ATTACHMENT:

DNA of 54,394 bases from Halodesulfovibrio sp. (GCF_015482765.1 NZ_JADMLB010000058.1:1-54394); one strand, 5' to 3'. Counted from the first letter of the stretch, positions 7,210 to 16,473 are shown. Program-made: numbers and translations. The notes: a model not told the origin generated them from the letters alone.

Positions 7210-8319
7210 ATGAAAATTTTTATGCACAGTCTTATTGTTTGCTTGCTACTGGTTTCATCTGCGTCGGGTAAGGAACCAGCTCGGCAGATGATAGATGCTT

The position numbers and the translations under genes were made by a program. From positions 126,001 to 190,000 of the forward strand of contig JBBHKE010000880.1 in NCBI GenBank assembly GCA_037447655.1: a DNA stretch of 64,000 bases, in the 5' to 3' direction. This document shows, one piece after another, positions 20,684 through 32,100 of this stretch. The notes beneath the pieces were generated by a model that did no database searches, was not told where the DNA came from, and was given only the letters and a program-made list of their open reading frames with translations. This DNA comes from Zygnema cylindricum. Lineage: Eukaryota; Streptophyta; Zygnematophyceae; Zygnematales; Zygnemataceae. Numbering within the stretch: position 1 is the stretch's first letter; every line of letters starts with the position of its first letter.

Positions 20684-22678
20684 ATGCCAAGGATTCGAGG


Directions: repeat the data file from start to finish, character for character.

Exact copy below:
DNA of 54,394 bases from Halodesulfovibrio sp. (GCF_015482765.1 NZ_JADMLB010000058.1:1-54394); one strand, 5' to 3'. Counted from the first letter of the stretch, positions 7,210 to 16,473 are shown. Program-made: numbers and translations. The notes: a model not told the origin generated them from the letters alone.

Positions 7210-8319
7210 ATGAAAATTTTTATGCACAGTCTTATTGTTTGCTTGCTACTGGTTTCATCTGCGTCGGGTAAGGAACCAGCTCGGCAGATGATAGATGCTT

The position numbers and the translations under genes were made by a program. From positions 126,001 to 190,000 of the forward strand of contig JBBHKE010000880.1 in NCBI GenBank assembly GCA_037447655.1: a DNA stretch of 64,000 bases, in the 5' to 3' direction. This document shows, one piece after another, positions 20,684 through 32,100 of this stretch. The notes beneath the pieces were generated by a model that did no database searches, was not told where the DNA came from, and was given only the letters and a program-made list of their open reading frames with translations. This DNA comes from Zygnema cylindricum. Lineage: Eukaryota; Streptophyta; Zygnematophyceae; Zygnematales; Zygnemataceae. Numbering within the stretch: position 1 is the stretch's first letter; every line of letters starts with the position of its first letter.

Positions 20684-22678
20684 ATGCCAAGGATTCGAGG